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Int J Cardiol. 2015 Dec 1;200:25-9. doi: 10.1016/j.ijcard.2015.05.127. Epub 2015 May 21.

Safety profile of mineralocorticoid receptor antagonists: Spironolactone and eplerenone.

Author information

1
Division of Cardiology, University Clinic Golnik, Golnik, Slovenia.
2
Department of Heart and Great Vessels, Sapienza University, Rome, Italy. Electronic address: f.pelliccia@mclink.it.
3
IRCCS San Raffaele Pisana, Rome, Italy; Cardiovascular and Cell Sciences Research Institute, St. George's, University of London, London, UK.
4
Department of Heart and Great Vessels, Sapienza University, Rome, Italy.
5
Istituto Clinico Cardiologico - GVM, Rome, Italy.
6
Department of Heart and Great Vessels, Sapienza University, Rome, Italy; Eleonora Lorillard Spencer Cenci Foundation, Rome, Italy.

Abstract

Spironolactone was first developed over 50 years ago as a potent mineralocorticoid receptor antagonist with undesirable side effects; it was followed a decade ago by eplerenone, which is less potent but much more mineralocorticoid receptor-specific. From a marginal role as a potassium-sparing diuretic, spironolactone has been shown to be an extraordinarily effective adjunctive agent in the treatment of progressive heart failure. Also, spironolactone is safe and protective in arterial hypertension, particularly in patients with so-called resistant hypertension. Eplerenone is the second oral aldosterone antagonist available for the treatment of arterial hypertension and heart failure. Treatment with eplerenone has been associated with decreased blood pressure and improved survival for patients with heart failure and reduced left ventricular ejection fraction. Due to the selectivity of eplerenone for the aldosterone receptor, severe adverse effects such as gynecomastia and vaginal bleeding seem to be less likely in patients who take eplerenone than in those who take spironolactone. The most common and potentially dangerous side effect of spironolactone--hyperkalemia--is also observed with eplerenone but the findings from clinical trials do not indicate more hyperkalemia induced drug withdrawals. Treatment with eplerenone should be initiated at a dosage of 25mg once daily and titrated to a target dosage of 50mg once daily preferably within 4 weeks. Serum potassium levels and renal function should be assessed prior to initiating eplerenone therapy, and periodic monitoring is recommended, especially in patients at high risk of developing hyperkalemia.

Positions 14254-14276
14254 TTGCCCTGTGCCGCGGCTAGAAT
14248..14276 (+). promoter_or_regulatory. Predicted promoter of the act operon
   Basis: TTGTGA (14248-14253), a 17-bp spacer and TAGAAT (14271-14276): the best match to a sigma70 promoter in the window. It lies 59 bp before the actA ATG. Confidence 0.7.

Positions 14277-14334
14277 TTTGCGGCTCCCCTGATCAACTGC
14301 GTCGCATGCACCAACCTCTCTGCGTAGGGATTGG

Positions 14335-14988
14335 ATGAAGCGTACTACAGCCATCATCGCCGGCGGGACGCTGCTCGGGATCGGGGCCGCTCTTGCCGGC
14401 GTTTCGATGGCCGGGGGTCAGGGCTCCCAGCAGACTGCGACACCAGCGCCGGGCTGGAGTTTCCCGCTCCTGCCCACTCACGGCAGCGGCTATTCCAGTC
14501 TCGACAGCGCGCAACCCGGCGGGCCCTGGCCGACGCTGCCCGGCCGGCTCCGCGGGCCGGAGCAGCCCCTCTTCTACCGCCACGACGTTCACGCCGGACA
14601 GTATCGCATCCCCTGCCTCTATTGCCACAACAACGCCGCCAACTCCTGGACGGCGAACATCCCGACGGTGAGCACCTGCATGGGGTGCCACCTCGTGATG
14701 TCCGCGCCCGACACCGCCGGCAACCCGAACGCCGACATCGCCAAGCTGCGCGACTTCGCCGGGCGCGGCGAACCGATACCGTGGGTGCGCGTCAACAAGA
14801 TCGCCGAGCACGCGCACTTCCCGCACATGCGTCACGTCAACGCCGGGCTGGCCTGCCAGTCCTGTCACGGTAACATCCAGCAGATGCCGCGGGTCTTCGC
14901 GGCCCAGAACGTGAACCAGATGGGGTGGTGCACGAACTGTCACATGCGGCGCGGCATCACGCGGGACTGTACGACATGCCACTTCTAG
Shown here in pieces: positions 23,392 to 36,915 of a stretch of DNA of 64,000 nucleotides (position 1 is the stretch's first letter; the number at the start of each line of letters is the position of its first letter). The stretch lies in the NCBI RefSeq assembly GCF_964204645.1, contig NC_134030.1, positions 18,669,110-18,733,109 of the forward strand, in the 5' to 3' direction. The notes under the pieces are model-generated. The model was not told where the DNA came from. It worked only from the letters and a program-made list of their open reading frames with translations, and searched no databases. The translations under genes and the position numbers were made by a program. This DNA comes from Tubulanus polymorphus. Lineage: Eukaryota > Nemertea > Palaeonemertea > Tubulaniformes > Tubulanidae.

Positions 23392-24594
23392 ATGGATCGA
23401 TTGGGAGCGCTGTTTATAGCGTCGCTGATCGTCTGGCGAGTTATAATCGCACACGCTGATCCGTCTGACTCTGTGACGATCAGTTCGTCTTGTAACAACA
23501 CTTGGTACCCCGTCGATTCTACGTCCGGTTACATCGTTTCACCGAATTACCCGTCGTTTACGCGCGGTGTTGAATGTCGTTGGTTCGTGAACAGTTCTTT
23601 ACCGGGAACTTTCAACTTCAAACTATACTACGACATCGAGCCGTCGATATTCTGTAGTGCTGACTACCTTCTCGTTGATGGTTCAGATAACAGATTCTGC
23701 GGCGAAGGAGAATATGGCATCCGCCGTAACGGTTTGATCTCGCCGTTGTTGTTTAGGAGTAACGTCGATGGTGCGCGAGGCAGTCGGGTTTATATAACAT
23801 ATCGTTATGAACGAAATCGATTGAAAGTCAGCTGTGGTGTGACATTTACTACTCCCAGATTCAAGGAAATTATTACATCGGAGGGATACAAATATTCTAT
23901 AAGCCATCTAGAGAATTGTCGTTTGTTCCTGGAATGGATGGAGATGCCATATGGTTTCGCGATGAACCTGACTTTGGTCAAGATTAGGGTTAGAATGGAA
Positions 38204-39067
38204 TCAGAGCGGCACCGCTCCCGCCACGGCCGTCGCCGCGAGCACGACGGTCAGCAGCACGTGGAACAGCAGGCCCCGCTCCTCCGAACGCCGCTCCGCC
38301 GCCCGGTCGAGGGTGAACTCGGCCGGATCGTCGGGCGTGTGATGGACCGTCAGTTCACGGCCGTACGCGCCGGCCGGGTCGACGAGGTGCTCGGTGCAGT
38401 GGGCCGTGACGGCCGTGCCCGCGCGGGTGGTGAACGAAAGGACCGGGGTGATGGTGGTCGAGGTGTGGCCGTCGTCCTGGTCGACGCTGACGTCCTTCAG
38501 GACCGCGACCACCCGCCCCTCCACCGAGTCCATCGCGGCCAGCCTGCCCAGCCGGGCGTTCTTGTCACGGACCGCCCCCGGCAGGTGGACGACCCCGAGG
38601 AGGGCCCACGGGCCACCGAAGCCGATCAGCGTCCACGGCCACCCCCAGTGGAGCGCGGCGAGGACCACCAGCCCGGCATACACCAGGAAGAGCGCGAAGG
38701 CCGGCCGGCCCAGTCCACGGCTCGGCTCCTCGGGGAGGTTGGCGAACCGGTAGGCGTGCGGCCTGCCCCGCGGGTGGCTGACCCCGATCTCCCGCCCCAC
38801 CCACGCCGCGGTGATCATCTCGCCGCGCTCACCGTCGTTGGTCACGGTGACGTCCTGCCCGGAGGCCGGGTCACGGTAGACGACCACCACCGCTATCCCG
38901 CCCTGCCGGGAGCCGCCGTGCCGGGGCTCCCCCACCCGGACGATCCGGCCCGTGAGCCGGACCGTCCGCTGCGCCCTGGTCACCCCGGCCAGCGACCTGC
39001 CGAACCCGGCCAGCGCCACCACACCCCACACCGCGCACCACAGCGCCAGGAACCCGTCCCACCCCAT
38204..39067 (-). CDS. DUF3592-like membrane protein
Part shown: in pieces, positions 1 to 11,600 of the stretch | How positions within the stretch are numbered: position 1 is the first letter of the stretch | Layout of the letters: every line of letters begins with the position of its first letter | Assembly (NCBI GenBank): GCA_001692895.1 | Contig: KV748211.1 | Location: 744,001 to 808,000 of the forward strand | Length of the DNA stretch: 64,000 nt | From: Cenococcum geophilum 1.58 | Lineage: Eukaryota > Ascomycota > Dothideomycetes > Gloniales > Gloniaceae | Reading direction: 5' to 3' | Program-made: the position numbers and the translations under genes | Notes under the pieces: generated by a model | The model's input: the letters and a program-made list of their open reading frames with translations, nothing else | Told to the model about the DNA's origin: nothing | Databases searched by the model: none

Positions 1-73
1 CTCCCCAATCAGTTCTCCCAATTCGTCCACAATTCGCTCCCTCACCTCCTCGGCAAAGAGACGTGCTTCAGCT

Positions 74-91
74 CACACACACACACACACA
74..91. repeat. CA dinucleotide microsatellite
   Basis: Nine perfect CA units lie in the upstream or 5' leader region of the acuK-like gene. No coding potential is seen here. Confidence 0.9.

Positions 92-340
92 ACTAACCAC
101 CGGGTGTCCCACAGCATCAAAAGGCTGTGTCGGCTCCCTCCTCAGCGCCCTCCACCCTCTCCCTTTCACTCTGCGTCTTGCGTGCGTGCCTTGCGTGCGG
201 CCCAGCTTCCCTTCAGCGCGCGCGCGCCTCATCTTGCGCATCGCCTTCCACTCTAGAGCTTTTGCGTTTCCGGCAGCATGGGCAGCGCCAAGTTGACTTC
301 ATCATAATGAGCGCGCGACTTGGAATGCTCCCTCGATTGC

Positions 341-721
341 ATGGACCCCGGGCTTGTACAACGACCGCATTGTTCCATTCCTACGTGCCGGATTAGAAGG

KEYWORDS:

Aldosterone; Eplerenone; Mineralocorticoid receptors; Spironolactone

PMID:
26404748
DOI:
10.1016/j.ijcard.2015.05.127
[Indexed for MEDLINE]

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